Farmers worried about Trump China tariff battle - WGEM.com: Quincy News, Weather, Sports, and Radio

Farmers worried about Trump China tariff battle

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Zumwalt looking at soybeans in the barn. Zumwalt looking at soybeans in the barn.
Land that farmers hope is profitable in 2018. Land that farmers hope is profitable in 2018.
Equipment still in the barn in April. Equipment still in the barn in April.
Zumwalt checking the status of the soybean market. Zumwalt checking the status of the soybean market.
Numbers farmers check every single day. Numbers farmers check every single day.
(WGEM) -

Farmers are watching the markets closely and are reacting to the trump tariff battle with China.

They said if China follows through with its tariff on soybeans and pork, it would have an impact on their budgets in already tough times.

It's preparation as usual in April, farmers getting ready for spring planting season.

But a lot is on their mind.

With China imposing new tariffs on soybean and pork imports, there's fear that it could have an impact here in the tri-states.

"I didn't know we were in this bad of a shape where we had to put a tariff on stuff coming in and out of our country," Lee County farmer Gary Schiller said. "I didn't know we had to do that."

President Trump claimed the U.S. has suffered "abuse" by other countries taking advantage of America.

That would no longer be the case.

That's why he put tariffs on Chinese imports.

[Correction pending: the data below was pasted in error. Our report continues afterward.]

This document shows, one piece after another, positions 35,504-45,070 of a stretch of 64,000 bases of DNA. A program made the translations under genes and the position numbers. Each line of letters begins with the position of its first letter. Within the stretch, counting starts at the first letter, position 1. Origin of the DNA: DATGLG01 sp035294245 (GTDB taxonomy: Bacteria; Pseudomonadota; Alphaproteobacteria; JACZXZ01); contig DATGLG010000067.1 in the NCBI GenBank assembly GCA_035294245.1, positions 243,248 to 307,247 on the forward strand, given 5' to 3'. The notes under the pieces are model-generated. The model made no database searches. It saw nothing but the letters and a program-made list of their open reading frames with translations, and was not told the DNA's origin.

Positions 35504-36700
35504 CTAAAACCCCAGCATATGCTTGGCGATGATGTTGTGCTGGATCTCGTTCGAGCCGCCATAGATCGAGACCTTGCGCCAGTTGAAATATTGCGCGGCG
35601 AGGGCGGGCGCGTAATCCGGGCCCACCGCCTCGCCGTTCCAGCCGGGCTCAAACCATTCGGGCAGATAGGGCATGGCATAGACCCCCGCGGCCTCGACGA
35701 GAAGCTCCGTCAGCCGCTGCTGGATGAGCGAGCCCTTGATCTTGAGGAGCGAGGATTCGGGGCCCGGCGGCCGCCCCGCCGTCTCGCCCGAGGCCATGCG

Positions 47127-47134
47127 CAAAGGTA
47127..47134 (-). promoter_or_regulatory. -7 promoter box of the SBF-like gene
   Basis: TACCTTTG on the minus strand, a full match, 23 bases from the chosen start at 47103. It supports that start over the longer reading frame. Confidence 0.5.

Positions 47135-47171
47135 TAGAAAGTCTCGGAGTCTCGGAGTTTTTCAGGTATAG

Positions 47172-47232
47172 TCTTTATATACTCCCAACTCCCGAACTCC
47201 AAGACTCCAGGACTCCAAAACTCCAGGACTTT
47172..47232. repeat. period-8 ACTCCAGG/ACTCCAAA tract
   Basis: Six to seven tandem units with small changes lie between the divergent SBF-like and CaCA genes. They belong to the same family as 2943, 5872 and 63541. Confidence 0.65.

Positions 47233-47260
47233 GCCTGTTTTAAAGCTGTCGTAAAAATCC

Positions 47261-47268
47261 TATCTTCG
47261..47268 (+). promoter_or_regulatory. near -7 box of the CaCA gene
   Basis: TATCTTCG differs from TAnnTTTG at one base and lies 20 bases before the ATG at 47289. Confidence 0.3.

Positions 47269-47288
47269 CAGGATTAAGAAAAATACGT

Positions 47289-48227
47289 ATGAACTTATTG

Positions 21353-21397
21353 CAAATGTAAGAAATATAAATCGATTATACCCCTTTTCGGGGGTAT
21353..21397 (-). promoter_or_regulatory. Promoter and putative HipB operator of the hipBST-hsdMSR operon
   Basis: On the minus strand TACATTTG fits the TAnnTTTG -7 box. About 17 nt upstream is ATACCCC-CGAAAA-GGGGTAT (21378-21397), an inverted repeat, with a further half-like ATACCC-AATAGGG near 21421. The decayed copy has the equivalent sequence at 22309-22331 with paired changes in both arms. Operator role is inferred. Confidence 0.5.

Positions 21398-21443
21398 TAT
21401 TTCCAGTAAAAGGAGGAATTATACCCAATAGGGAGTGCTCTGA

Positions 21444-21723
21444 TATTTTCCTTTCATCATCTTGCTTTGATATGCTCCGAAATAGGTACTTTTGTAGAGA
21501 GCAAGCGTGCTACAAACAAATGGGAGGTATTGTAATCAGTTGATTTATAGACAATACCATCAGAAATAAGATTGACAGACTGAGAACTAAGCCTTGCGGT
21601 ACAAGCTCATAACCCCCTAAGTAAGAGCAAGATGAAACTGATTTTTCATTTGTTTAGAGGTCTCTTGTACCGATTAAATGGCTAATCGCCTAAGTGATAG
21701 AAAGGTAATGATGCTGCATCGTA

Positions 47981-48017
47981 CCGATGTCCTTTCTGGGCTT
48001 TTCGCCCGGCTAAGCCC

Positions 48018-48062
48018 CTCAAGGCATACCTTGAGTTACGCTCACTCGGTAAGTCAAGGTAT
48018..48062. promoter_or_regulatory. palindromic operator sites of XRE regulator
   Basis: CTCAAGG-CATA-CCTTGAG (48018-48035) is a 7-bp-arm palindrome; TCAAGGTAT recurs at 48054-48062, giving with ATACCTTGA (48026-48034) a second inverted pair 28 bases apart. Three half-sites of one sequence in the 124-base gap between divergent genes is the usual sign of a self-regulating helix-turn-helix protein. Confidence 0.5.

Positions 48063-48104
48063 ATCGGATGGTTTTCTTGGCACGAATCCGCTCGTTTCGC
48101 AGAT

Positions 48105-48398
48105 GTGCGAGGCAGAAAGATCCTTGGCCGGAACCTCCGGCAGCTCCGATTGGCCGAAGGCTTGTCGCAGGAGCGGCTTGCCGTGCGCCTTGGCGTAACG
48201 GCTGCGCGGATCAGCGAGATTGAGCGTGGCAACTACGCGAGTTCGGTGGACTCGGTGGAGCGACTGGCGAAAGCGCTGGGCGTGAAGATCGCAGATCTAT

But Tuesday, China issued a $50 billion list of American goods for possible tariff hikes that includes, soybeans, beef, and chemicals.

"When you see as we are looking here today a 30 cent move in the soybean market," Hancock County farmer Joe Zumwalt said. "That affects our margin pretty dramatically." 

Farming is not only a job, it is a lifestyle for many families that is passed down from generation to generation.

In Lee County, the Schiller's have been here for many years but young people might not get involved because of what's happening to the business.

"With the cost of putting crop in and taking care of it, the insurance is expensive, and it's going to be hard and demanding on the young people and we need them," Schiller said.

A majority of farmers in the Tri-States supported Trump during the 2016 election.

Joe Zumwalt was one of them but this tariff decision could make farmers swing the other way in 2020.

'You will have to think about that and see how it plays out," Zumwalt said. "At this point, I hope it's just a negotiating tool and not the final written agreement."

The only thing farmers can do at this point is hope.

"We hope tomorrow (Tuesday), we wake up and this whole thing is turned around,"Schiller said.

"We just have to have a little faith, that intelligent people will make sound decisions and end up with a market recession," Zumwalt said.

The Chinese government hasn't given a date for the 25 percent tariff to take effect.

Officials said that will depend on what the president does about his plans to raise duties on a similar amount of Chinese goods.

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